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In Generalized Linear Models by Peter McCullagh, John Ashworth Nelder,

  1. the exponential family distribution has the following form: $$ f_Y(y; \theta, \phi) = \exp \{ (y\theta - b(\theta))/a(\phi) + c(y, \phi)\} (2.4) $$ Then the mean is $$ EY = b'(\theta) $$

    I was wondering if in general, is $b'$ assumed to be invertible or injective in generalized linear models, so that we can write $\theta = b'^{-1}(EY)$?

  2. The mean is related to the linear predictor via $g(EY) = X \beta$. Is the link function $g$ assumed to be injective or invertible in generalized linear models, so that $EY= g^{-1}(X\beta)$?

The purpose of the two questions is to help me to understand how the parameter $\beta$ in generalized linear models is estimated via MLE. In particular, can the pdf of $Y$ be written as $f_Y(y; \beta, X, \phi)$, for example, by $\theta = b'^{-1}(g^{-1}(X\beta))$, so that we can apply MLE on $f_Y(y; \beta, X, \phi)$? Thanks!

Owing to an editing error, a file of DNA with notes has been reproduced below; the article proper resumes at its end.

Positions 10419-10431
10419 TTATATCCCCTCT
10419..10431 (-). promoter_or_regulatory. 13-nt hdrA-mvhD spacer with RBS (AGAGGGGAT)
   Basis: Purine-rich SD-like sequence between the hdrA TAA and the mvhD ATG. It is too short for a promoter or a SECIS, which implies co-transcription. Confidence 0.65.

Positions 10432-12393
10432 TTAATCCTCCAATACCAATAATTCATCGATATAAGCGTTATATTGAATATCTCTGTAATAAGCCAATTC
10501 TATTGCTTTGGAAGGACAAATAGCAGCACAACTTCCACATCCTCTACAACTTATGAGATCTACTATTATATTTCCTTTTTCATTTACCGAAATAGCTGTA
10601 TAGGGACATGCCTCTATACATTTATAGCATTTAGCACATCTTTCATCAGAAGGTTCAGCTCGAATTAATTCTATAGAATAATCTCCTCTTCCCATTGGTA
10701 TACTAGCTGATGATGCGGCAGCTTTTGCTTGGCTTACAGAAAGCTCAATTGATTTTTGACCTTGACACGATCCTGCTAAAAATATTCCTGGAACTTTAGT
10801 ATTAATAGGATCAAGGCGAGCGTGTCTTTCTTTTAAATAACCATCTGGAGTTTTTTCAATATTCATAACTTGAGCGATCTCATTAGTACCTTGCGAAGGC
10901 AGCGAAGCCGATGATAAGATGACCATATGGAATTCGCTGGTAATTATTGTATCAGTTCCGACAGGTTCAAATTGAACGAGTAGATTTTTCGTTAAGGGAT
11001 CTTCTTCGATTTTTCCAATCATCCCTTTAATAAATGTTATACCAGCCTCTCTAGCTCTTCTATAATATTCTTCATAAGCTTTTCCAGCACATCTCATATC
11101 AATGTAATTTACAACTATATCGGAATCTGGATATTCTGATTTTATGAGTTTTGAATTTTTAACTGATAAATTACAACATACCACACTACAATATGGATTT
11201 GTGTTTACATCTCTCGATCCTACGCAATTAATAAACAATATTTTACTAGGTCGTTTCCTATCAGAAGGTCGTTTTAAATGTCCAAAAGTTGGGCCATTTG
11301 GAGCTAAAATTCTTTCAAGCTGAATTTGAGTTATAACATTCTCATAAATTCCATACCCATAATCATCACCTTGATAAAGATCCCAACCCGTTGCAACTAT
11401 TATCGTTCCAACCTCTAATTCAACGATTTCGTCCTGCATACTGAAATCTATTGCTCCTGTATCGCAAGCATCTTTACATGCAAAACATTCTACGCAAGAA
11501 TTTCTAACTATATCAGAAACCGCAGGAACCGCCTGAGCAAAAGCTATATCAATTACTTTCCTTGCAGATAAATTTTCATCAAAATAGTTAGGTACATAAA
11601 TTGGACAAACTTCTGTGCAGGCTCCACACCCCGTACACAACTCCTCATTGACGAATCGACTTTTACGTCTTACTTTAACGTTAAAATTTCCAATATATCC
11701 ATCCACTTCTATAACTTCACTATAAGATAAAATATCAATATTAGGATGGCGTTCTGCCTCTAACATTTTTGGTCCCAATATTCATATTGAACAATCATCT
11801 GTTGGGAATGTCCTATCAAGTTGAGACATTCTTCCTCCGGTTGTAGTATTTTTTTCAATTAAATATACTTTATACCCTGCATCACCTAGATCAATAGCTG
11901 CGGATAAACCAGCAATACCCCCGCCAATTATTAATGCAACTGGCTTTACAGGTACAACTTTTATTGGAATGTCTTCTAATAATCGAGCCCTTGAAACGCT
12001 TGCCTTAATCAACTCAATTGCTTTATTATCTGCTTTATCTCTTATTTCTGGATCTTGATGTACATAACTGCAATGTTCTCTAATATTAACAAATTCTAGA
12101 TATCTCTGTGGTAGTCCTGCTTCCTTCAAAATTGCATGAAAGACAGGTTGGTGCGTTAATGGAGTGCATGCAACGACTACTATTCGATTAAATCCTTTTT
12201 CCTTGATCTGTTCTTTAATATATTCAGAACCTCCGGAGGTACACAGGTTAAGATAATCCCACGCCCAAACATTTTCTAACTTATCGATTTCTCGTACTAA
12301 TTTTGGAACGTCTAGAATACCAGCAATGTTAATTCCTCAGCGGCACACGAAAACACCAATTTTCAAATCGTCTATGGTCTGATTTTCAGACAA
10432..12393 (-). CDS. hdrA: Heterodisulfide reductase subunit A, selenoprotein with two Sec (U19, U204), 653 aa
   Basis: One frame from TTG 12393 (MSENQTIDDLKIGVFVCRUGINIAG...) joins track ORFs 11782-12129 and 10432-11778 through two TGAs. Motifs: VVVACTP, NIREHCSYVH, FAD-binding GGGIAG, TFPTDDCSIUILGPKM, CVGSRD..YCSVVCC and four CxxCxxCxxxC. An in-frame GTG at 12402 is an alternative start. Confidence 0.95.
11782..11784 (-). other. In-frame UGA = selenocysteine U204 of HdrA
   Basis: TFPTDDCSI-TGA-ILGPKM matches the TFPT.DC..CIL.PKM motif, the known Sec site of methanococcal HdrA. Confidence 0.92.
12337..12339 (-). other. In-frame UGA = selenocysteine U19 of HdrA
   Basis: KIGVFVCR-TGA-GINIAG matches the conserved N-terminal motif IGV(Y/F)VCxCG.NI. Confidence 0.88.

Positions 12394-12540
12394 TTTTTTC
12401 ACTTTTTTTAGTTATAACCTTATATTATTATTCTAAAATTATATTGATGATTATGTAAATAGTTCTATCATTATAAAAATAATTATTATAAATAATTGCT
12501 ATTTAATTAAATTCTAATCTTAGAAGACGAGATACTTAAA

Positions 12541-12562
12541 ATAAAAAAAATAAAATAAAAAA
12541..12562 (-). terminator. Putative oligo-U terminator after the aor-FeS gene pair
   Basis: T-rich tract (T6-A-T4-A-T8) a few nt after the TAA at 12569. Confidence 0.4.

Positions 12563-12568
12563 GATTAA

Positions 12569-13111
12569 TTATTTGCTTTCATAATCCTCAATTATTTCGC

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For the title, yes, any likelihood function is in terms of parameters and input variables.

The answers to your next two questions are generally "No". You can take a look at Table 2.1 on page 30 of the book McCullagh and Nelder (1989). There are two rows for $b(\theta)$ and link function of common distributions. For example, $b(\theta)=\theta^2/2$ for normal distribution and $b(\theta)=-(-2\theta)^{1/2}$ for inverse Gaussian. The canonical link function for inverse Gaussian is $1/\mu^2$.

In this way, parameters can be estimated via MLE with derivatives of likelihood function like score function, not as easy as your formula. I believe you can find the answer in the book.

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  • $\begingroup$ Thanks! Do you mean the likelihood function may not be able to be rewritten in terms of $\beta$ and $X$? How does MLE estimate $\beta$ then? (or if the book has the answer, where is it?) $\endgroup$ – Tim Aug 19 '13 at 0:47
  • $\begingroup$ As I said, "any likelihood function is in terms of parameters and input variables." You can find parameter estimation in the book, for example, Section 4.4 staring from page 114 for binary data. $\endgroup$ – Randel Aug 19 '13 at 1:13

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